Today's Budget demonstrated that the Labour-led government had no plan for leading the country out of the recession caused by the covid-19 pandemic, National Party leader Simon Bridges said today.
Speaking in Parliament immediately after Finance Minister Grant Robertson delivered his traditional Budget speech, Bridges said there was "much that was good in the Budget" such as the extension of the wage subsidy scheme to distressed businesses.
"But I'm disappointed because I don't see a plan for jobs and growth," he said, warning that the massive debt build-up required by the response to covid-19 risked being used on low-quality spending and leading inevitably to higher taxes.
"I see pet projects, whether rail or pest eradication," said Bridges, referring to a boost to rail funding reflecting the New Zealand First party's priorities and a $1.1 billion package of nature conservation, pest control and biosecurity projects.
"They may add work but, added up, they mean colossal debt that doesn't create sustainable jobs for workers from small to large businesses," Bridges said in a speech that saw sustained applause from National Party MPs, many of whom were anxious that Bridges would again misjudge the occasion, as he did when the government announced the initial national lockdown in late March and the move to alert level 3 more than a fortnight ago.
Both incidents sparked speculation about the strength of his grip on the leadership of the party, which has seen its poll ratings slide below 30 percent for the first time since the 2017 election, largely thanks to the popularity of the government's covid-19 crisis management.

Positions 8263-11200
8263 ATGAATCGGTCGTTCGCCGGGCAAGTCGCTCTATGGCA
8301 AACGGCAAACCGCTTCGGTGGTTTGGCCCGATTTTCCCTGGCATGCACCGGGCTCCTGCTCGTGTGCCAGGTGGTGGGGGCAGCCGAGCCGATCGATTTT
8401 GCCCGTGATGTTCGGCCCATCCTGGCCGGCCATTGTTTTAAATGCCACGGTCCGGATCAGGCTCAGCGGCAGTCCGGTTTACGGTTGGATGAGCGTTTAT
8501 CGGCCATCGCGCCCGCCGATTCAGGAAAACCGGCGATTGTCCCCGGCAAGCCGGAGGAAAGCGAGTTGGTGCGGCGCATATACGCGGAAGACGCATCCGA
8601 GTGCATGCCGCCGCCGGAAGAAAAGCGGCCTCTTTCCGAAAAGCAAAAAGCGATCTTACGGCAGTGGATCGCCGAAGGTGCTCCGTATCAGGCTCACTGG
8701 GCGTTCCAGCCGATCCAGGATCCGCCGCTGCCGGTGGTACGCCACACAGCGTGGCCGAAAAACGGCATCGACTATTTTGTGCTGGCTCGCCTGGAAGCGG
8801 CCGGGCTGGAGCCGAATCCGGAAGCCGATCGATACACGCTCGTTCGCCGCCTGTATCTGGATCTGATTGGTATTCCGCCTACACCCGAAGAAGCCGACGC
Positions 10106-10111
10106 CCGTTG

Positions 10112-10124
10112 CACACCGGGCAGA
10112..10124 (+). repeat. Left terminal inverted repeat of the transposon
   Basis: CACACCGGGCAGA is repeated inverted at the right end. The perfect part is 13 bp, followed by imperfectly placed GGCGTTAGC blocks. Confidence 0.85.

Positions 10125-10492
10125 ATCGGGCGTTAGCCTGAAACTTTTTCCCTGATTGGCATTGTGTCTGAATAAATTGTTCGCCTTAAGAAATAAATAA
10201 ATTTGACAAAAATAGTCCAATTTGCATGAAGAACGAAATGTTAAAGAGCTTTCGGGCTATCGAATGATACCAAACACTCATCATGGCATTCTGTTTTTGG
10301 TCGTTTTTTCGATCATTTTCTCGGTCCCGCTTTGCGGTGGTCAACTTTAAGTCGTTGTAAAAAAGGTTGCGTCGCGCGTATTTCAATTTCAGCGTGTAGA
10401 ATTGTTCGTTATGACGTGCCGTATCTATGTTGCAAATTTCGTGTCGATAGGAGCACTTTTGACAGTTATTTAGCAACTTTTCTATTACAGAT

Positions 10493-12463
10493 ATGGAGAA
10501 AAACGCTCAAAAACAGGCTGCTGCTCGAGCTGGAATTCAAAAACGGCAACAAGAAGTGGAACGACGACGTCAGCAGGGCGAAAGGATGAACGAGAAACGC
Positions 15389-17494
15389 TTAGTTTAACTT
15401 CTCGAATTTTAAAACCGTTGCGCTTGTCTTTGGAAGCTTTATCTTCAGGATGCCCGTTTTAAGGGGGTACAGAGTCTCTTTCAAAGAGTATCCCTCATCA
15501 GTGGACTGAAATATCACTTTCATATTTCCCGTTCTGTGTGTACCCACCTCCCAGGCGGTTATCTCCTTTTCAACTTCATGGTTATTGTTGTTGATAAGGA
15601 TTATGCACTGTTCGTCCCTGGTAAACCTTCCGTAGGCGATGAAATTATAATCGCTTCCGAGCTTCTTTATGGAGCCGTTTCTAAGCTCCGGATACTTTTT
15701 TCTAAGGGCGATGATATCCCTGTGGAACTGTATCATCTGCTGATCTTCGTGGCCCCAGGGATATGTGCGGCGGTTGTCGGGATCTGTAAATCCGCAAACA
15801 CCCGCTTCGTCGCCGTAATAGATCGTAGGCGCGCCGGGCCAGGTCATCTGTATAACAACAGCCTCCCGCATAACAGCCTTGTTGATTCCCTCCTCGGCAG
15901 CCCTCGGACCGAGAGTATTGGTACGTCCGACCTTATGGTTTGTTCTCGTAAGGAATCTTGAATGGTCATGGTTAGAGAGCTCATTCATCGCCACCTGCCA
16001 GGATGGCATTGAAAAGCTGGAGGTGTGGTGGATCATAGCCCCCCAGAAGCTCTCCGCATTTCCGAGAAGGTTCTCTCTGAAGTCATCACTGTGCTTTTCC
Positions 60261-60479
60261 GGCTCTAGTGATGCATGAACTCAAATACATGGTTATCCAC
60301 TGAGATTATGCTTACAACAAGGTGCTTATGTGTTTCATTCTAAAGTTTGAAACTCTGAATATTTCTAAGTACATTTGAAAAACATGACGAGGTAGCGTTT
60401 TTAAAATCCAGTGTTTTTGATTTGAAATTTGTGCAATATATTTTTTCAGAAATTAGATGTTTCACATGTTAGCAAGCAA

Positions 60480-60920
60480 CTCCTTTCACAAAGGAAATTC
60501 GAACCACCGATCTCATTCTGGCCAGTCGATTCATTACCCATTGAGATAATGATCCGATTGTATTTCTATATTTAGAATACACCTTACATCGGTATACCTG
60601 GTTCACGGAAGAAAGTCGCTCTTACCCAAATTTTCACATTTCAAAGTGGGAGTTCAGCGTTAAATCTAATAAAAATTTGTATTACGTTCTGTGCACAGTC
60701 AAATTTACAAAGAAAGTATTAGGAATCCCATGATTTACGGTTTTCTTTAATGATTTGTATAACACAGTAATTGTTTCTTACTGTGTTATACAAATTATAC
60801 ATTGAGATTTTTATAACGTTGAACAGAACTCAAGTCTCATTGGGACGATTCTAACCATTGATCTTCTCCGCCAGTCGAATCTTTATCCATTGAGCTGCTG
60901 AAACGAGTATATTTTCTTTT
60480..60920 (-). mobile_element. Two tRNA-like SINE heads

Kindness gone next year
Bridges sought in his speech today to move the debate on from the health response to the quality of the government's economic response, calling the Covid-19 Response and Recovery Fund a "$50 billion slush fund", which was not a substitute for a "plan for jobs and growth."
"Spending money is the easy part but Grant Robertson doesn't even know how he would spend it all. It's not a plan. Much is unallocated, leaving over $20 billion to spray before the election," said Bridges. "Through poorly prioritised spending, the government risks making this economic disaster worse than it needed to be.
"We know Labour is instinctively in favour of increasing taxes and now it has its chance to do so.
"Vote Labour, and you mark my words, this time next year kindness will be gone and, because of wasteful spending, you'll get more taxes and less money in your pocket. Higher taxes are the last thing New Zealanders need right now but they're a certainty under a Labour-led government."
He called on Prime Minister Jacinda Ardern to "trust everyday New Zealanders," who were still subject to too much control from politicians and bureaucrats, even at alert level 2.
"It's relatively easy to go into lockdown," Bridges said in a speech citing National's successful economic management during the 2008-09 global financial crisis and the Canterbury earthquakes, with superior economic credentials likely to be a core theme in National's election campaign.
"It's much harder to lead an economy back into recovery but the best thing you can do is make the way back as simple as possible. That takes an understanding of business and the private sector and a clear economic plan," he said. "I'm worried about this government's ability to get us out of this crisis. It's one thing to have a Labour government in the good times but not in a deep recession. We must not let mismanagement, mis-steps and missed opportunity continue."